The maturation stages of your whisky



Your 30-litre cask has just been filled with your personal choice of recipe, either smoky or elegant. As soon as the distillate is poured into the cask, the journey to becoming an exciting, unique whisky begins. The first and most obvious change is the colour of the distillate; already during the first year you can see how the distillate starts transforming into a new golden form.


Your distillate is currently going through an exciting transition. The colour becomes deeper and the oak’s inherent flavours and characteristics begin to be reflected in your distillate. If you taste it, you can sense the first light oak notes and feel how they are slowly being integrated into the fruity distillate. At this stage, the distillate is light in terms of its body and also has a real spirit-like character. 


From having been a light and transparent malt distillate, the oak is now beginning to have a significant effect, which is reflected in new aromas and a lightness when the liquid is tasted. Notes such as vanilla, caramel and spicy herbs are aromas that can usually be identified during the early part of the maturing process.


Congratulations, your cask is 3 years old In the world of whisky, that is a magical number as the distillate can now technically be called whisky! Inside your cask, the transformation continues, and the previously sharp, spirit-like feel now begins to become more rounded and give a more harmonious mouthfeel.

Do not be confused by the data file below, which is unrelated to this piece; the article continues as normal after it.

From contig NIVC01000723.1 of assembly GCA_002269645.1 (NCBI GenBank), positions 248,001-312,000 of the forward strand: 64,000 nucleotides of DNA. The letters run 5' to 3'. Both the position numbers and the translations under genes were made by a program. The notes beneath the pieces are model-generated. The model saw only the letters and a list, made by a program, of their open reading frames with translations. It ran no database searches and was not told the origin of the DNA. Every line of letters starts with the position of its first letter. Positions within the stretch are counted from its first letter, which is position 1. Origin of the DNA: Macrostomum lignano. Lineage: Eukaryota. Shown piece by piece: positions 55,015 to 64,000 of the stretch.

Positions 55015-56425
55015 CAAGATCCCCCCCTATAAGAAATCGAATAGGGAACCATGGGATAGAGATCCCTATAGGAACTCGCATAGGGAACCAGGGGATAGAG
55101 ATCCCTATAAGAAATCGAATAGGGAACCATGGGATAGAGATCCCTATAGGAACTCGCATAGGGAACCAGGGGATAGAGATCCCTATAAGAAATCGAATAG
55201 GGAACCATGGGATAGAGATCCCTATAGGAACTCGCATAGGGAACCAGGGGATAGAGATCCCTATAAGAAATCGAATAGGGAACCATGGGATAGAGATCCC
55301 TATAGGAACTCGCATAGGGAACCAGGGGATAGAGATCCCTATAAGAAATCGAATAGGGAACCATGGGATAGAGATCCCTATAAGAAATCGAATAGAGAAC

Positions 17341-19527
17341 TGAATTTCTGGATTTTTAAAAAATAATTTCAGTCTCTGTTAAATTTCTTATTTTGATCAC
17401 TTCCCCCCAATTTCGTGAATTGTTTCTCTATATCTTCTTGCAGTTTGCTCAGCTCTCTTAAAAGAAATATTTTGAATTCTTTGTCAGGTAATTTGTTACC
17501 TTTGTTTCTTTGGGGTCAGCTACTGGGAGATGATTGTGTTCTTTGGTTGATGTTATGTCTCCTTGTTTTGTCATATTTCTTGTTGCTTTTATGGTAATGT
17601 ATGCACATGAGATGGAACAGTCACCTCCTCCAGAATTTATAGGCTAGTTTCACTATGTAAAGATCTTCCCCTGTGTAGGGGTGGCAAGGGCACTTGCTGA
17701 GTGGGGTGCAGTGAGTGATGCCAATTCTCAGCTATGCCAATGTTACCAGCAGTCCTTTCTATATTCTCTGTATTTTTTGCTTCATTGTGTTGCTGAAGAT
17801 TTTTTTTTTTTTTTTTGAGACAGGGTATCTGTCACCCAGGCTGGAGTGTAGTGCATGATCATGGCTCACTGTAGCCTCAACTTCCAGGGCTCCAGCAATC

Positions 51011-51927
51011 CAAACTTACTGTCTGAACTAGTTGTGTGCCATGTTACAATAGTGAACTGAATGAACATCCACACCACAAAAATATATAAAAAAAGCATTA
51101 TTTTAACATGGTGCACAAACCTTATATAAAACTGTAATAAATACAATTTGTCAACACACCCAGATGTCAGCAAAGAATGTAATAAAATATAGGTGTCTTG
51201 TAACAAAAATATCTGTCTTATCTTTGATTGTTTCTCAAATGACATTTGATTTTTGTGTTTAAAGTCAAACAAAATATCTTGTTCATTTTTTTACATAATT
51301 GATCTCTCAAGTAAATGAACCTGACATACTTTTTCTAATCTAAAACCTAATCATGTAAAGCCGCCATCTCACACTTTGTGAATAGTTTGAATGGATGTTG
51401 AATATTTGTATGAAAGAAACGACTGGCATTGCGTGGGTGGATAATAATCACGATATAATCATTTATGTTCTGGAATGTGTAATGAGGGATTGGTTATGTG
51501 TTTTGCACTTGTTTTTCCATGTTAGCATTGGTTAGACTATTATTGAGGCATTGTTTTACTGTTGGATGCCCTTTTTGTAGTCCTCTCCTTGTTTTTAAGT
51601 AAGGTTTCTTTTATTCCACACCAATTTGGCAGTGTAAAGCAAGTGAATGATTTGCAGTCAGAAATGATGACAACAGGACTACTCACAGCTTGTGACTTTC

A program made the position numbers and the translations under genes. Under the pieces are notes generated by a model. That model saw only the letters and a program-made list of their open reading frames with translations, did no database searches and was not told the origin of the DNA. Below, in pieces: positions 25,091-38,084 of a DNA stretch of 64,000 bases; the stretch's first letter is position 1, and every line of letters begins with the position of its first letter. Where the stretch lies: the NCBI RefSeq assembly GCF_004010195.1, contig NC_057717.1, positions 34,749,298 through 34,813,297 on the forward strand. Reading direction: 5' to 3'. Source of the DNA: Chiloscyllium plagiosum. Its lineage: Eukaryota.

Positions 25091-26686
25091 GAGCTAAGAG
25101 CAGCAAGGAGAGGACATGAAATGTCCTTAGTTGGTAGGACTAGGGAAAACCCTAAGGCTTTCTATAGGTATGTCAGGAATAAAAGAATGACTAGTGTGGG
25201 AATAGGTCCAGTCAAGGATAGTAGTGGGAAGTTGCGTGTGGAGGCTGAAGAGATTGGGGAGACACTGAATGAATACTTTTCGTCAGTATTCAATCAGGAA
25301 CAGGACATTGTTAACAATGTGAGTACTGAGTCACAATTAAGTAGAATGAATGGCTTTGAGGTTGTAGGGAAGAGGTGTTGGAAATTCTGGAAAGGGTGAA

Your whisky now has a fuller base, otherwise know as its body. You may also notice that it has acquired a more oily character. If it is a smoky recipe that is maturing, it is common for the whisky to now reach a fine and harmonious balance between its inherent smokiness and the cask characteristics. At this age, it is especially important, and very enjoyable, to keep track of your cask’s development.


In Mackmyra’s 30-litre casks, the amount of contact between the oak surface and the contents of the casks is greater (in terms of volume) than in the case, for example, with a 200-litre cask, which is one of the most common cask volumes. In short, this means that your cask develops in a very intensive process. A whisky that has been stored for 4-5 years in a 30-litre cask usually has an abundance of character and attitude.


/ Malin Åberg, Marketing, Mackmyra Whisky